An official of the National Department of Social Welfare and Services estimated that since September 2013, Compac personnel have arrested about 200 Badjao displaced people for selling fish in the street. In at least one case, Compac members appeared to have used excessive force during an arrest. The social welfare official told Human Rights Watch that three Compac personnel beat up Benhar Bangaadi, a Badjao from Rio Hondo village, after he accidentally splashed water on them during his arrest several weeks ago. Human Rights Watch viewed a photograph of Bangaadi after his release from Compac custody with facial injuries consistent with being beaten.
The social welfare official told Human Rights Watch that his office had appealed to the city to exempt the displaced Badjao from the anti-street vending law, given their current circumstance. “We begged City Hall to make an exemption to these Badjao since they are IDPs and they need the extra income,” the official said. “But they did not listen to us.”
Humanitarian agency officials said the Badjao have been the most vulnerable of the displaced in Zamboanga City, because of their indigenous cultural practices. These include an aversion to rice and items common in emergency food packs such as instant noodles and sardines.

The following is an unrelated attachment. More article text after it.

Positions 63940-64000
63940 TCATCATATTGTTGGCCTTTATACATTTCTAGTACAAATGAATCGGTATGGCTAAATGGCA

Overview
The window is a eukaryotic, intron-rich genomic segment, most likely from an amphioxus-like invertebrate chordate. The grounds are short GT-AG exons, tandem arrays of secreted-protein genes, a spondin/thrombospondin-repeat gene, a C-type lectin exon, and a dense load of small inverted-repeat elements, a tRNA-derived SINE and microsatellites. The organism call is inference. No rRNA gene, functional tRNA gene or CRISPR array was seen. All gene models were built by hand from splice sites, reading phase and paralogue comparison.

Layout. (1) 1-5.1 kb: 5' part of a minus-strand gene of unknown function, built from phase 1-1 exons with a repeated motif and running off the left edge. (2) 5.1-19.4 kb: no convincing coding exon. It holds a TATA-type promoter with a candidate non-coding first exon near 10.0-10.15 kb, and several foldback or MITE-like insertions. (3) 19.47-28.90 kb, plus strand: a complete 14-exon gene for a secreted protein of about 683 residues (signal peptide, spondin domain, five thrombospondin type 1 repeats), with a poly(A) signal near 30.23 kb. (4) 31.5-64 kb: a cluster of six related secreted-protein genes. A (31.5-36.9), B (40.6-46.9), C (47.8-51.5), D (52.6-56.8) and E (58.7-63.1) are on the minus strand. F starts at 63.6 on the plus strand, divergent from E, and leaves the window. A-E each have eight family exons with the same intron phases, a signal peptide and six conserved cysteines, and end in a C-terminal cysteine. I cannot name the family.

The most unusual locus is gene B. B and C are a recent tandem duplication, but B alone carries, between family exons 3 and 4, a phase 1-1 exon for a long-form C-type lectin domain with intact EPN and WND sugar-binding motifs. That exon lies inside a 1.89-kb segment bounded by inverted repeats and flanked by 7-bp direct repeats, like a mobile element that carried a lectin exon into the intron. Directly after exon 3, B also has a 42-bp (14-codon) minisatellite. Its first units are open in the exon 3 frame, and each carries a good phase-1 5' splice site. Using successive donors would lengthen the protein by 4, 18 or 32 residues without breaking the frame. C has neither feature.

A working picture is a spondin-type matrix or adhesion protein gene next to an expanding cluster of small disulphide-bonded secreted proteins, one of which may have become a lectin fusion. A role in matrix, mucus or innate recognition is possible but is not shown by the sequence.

The city government has adopted other measures that appear to unnecessarily restrict Badjaos’ access to a livelihood. These include a curfew in Cawa-cawa that has limited the ability of the displaced people to go on night fishing expeditions. The relocation of hundreds of Badjaos from Cawa-cawa to an elementary school in the Mampang district of Zamboanga, several kilometers from the seashore, has also interfered with their ability to support themselves. The social welfare official told Human Rights Watch that the government ignored the Badjaos’ pleas to be relocated near the seashore.